Properties Of Cauchy Sequences Sum And Multiple Laws

# Properties of Cauchy Sequences - Sum and Multiple Laws

Recall from the Cauchy Sequences of Real Numbers page that a sequence $(a_n)$ of real numbers is said to be Cauchy if for all $\epsilon > 0$ there exists an $N \in \mathbb{N}$ such that if $m, n \geq N$ then:

(1)\begin{align} \quad |a_m - a_n| < \epsilon \end{align}

We will now prove some basic laws regarding the sum of Cauchy sequences and multiples of Cauchy sequences.

Theorem 1: Let $(a_n)$ and $(b_n)$ be Cauchy sequences. Then $(a_n + b_n)$ is a Cauchy sequence. |

**Proof:**Let $\epsilon > 0$ be given.

- Since $(a_n)$ is a Cauchy sequence, for $\epsilon_1 = \frac{\epsilon}{2} > 0$ there exists an $N_1 \in \mathbb{N}$ such that if $n \geq N_1$ then:

\begin{align} \quad |a_m - a_n| < \epsilon_1 = \frac{\epsilon}{2} \quad (*) \end{align}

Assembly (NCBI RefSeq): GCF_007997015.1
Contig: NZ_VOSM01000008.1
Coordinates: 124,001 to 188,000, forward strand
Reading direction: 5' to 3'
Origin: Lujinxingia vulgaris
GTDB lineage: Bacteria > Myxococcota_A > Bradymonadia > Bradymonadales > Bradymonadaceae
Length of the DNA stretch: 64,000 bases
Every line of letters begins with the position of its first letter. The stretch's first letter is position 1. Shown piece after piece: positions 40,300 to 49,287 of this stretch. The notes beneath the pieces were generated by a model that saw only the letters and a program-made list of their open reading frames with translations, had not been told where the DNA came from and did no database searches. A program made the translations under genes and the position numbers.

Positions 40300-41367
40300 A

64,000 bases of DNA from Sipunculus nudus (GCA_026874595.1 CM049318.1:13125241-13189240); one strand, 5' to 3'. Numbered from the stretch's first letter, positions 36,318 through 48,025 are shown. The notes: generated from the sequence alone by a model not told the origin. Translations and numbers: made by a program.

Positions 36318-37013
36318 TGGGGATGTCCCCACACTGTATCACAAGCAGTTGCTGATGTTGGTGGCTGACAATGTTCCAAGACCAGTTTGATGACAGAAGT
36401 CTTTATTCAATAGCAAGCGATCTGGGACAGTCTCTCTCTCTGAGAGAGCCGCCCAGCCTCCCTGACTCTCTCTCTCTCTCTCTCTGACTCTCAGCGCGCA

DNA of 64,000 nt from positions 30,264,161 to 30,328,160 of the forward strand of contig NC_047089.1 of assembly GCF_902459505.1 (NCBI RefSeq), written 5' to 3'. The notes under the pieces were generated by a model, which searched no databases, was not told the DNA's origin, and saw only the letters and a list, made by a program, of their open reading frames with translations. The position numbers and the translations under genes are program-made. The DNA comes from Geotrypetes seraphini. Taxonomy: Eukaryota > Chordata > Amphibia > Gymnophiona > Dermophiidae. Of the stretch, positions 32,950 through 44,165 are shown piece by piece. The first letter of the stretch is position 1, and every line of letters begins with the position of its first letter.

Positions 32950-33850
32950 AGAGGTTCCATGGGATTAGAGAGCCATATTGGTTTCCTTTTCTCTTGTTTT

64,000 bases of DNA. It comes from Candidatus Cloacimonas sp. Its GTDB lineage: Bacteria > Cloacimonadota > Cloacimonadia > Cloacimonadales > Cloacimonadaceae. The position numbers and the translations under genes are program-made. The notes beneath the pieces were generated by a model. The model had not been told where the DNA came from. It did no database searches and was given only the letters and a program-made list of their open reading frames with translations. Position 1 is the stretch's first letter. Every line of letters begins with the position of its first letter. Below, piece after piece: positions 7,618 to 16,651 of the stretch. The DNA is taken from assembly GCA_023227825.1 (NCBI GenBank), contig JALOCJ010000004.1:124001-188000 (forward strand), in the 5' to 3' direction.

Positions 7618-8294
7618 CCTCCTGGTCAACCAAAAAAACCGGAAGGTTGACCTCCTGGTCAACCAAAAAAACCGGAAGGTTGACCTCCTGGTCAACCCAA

- Since $(b_n)$ is a Cauchy sequence, for $\epsilon_2 = \frac{\epsilon}{2} > 0$ there exists an $N_2 \in \mathbb{N}$ such that if $n \geq N_2$ then:

\begin{align} \quad |b_m - b_n| < \epsilon_2 = \frac{\epsilon}{2} \quad (**) \end{align}

- Let $N = \max \{ N_1, N_2 \}$. Then if $n \geq N$ we have that both $(*)$ and $(**)$ hold, so:

\begin{align} \quad |(a_m + b_m) - (a_n + b_n)| = |(a_m - a_n) + (b_m - b_n)| \leq |a_m - a_n| + |b_m - b_n| < \epsilon_1 + \epsilon_2 = \frac{\epsilon}{2} + \frac{\epsilon}{2} = \epsilon \end{align}

- Therefore $(a_n + b_n)$ is a Cauchy sequence. $\blacksquare$

Theorem 2: Let $(a_n)$ be a Cauchy sequence and let $c \in \mathbb{R}$. Then $(ca_n)$ is a Cauchy sequence. |

**Proof:**Let $\epsilon > 0$ be given.

- If $c = 0$ then $(ca_n) = (0)$ is clearly a Cauchy sequence. So suppose that $c \neq 0$.

- Since $(a_n)$ is a Cauchy sequence we have that for $\epsilon_1 = \frac{\epsilon}{|c|} > 0$ that there exists an $N_1 \in \mathbb{N}$ such that if $n \geq N_1$ then:

\begin{align} \quad |a_m - a_n| < \epsilon_1 = \frac{\epsilon}{|c|} \quad (*) \end{align}

- So let $N = N_1$. Then if $n \geq N$ we have that $(*)$ holds and so:

\begin{align} \quad |ca_m - ca_n| = |c||a_m - a_n| < |c| \cdot \epsilon_1 = |c| \cdot \frac{\epsilon}{|c|} = \epsilon \end{align}

- Therefore $(ca_n)$ is a Cauchy sequence. $\blacksquare$